With the Indian e-commerce industry showing signs of a phenomenal growth year on year (it is likely to be worth $38 billion this year, a growth of 67% over 2015), a large number of new players are entering the market to test their fortunes. One such new entrant is Bengaluru-based iShippo.com, a marketplace for all handmade products.
iShippo.com is trying to be different from existing players like Amazon, Flipkart or Snapdeal in terms of products and the way it will reach out to potential customers. iShippo.com is founded by Karma Bhutia, a serial entrepreneur from Sikkim with over 20 years of experience in providing solutions for e-governance, mobile innovation, big data analytics, cloud computing among others.
Bhutia has invested around $150,000 from his savings and contributed by his family and friends. Having launched the operations about two months ago, he is now looking at raising $2 million pre-Series A funds. iShippo.com is not like any other e-commerce player in the market. It is a online marketplace where people around the world connect both online and offline, to make, sell and buy handcrafted goods. “At iShippo, our attempt is to bring India a little closer to the world. We partner with artists, artisan communities, designers, craftsmen to showcase a new, contemporary design language that comes from India and belongs to the world,” says Karma Bhutia, founder & CEO, iShippo.com.
Bhutia is inspired by Prime Minister Narendra Modi’s Make in India campaign and he wants to not only promote handcrafted ‘Make in India’ product but also promote the heritage of India. He wants to help Indian traditional handloom artists and craftsmen and provide a sustainable business opportunity to them.
In just one year of its existence (started in April 2015) iShippo has been recognised as one of the top five e-commerce startups to look out for in 2016 by TechNewsToday, USA. It is also the only Indian e-commerce company registered to export handicraft all over the world. Bhutia is travelling to Birmingham in September this year to tie up with local channel partners for delivery of goods bought on his marketplace.
As with every startup, iShippo began from scratch. Bhutia got the support of Deepak Ramachandran, who is a co-founder and CTO, and a small team. Today, it operates with a team of 25 young professionals. “As a platform we give value to artisans, customers, NGOs, self help groups. We are supporting hundreds of artisans who do not have access to modern markets and bridge the gap both economic and digital,” Bhutia said.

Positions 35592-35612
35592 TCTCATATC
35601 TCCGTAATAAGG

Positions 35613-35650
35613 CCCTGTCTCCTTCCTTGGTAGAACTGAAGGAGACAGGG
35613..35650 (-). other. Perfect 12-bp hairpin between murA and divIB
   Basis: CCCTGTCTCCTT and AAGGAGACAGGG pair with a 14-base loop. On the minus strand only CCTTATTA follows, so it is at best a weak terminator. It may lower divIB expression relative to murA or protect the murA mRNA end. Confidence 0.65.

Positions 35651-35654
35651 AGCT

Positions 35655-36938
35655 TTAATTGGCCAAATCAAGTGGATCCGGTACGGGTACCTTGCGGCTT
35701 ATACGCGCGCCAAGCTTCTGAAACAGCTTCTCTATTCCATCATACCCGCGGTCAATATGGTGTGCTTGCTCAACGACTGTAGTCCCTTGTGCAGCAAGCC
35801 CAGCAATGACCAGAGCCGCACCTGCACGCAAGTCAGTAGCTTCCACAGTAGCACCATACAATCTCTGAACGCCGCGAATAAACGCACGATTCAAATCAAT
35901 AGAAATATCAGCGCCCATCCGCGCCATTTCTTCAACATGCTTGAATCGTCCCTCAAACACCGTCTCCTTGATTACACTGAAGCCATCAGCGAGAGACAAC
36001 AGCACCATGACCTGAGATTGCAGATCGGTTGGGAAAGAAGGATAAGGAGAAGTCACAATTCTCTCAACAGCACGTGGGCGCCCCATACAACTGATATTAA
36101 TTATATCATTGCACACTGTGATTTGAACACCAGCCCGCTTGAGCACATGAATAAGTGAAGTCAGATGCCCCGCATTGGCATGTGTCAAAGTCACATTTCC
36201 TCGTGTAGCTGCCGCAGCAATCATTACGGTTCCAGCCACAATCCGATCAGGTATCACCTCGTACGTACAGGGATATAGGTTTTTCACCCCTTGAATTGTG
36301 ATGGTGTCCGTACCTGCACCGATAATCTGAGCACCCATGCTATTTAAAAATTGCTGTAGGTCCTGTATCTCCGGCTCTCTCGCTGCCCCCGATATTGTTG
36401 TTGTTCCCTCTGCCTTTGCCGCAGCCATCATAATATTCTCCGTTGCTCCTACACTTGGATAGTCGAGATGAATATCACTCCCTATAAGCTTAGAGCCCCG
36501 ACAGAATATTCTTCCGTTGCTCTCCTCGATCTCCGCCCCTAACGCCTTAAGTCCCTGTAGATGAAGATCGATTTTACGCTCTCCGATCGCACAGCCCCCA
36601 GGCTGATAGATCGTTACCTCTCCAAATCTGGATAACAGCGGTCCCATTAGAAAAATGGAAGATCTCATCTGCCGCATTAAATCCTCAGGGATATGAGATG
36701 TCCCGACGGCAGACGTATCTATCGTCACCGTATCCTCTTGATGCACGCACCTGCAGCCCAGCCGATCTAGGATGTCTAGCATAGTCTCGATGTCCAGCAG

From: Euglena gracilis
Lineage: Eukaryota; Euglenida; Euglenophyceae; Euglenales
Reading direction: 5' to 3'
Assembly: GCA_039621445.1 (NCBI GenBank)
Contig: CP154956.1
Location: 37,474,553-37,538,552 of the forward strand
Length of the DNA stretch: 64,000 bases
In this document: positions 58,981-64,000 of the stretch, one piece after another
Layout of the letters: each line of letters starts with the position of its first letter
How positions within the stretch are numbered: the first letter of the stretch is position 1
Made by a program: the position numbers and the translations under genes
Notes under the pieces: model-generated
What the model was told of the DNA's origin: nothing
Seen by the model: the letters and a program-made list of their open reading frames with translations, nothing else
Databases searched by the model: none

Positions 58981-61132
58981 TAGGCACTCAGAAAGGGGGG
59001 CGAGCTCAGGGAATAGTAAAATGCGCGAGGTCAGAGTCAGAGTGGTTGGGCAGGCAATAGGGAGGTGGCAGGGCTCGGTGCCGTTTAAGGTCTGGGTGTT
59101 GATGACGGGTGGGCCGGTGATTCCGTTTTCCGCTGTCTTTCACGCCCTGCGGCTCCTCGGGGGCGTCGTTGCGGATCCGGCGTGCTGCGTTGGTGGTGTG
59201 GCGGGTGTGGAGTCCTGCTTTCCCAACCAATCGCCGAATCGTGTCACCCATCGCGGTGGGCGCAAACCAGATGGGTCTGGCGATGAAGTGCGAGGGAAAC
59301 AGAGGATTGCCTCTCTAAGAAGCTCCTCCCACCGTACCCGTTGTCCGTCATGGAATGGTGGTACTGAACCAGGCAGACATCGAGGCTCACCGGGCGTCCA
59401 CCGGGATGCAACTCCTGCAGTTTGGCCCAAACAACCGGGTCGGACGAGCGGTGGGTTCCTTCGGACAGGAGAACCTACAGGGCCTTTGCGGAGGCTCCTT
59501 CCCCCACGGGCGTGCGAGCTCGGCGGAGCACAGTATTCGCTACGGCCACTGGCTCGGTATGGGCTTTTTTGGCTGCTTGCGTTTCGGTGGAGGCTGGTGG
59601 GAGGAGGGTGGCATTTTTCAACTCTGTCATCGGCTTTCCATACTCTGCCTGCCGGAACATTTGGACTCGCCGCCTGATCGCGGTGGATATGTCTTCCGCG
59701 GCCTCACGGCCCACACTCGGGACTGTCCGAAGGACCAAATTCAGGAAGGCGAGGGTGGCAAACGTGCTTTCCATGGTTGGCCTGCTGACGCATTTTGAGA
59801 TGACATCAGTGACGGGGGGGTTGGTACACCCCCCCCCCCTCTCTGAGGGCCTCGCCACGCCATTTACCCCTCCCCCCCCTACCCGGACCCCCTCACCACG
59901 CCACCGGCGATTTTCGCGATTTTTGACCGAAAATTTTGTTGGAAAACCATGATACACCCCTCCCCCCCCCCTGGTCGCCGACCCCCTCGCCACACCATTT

Currently, iShippo has 7,500 vendors, most of them are small, and sell over 5,000 products. Recently, the company tied up with the ministry of textiles, Export Promotion Council and Handicrafts Development Corporations in Karnataka, Sikkim among others for the promotion of local artisans and their products. For logistics, iShippo has tied up with Delhivery, Ecom Express, Parcelled, a hyperlocal start up and FedEx to reach out to 22,000 pincodes in the country.
Why buy on iShippo? Bhutia says unlike Flipkart or Amazon or Snapdeal, the company has not just tied up with artisans, but is also providing back-end support to them in terms of assisting them to get finance from banks and source raw materials among others. “We are building a community around artisans and designers. If somebody in UK or US or anywhere in the world sends a design for any product, we will send it to the concerned artisans and get their desired product manufactured and shipped to them,” Bhutia said.
For him, e-commerce is just not bringing vendors on his platform and connecting them with buyers, but also providing them a sustainable business model and crate a steady revenue stream. Bhutia is confident that he can play a significant role in India’s e-commerce market as well as grab a portion of India’s handicraft exports in the long run. Last year, India exported $5 billion worth of handcrafted goods. “Within the country, around $2-3 billion market is available for us to exploit. Lot of this market is taken over by Craftsvilla, etsy.com, an US firm among others,” he said.
Another speciality of iShippo is that it will promote ‘Craftmark’ India Handloom mark through its tie up with the ministry of textiles. It is also promoting products with geographical indicator such as Chanderi sarees, Lucknavi saree, Naga shawl from Nagaland, Kolhapuri chappals, Channapatna toys and Ilkal sarees among others. “We work with clusters in Channapatna and Karnataka State Handicrafts Development Corporation to sell their products and hundreds of individual artisans,” Bhutia added.
Going forward, this unique venture wants to sell ethnic and organic food products from different geographies on its marketplace.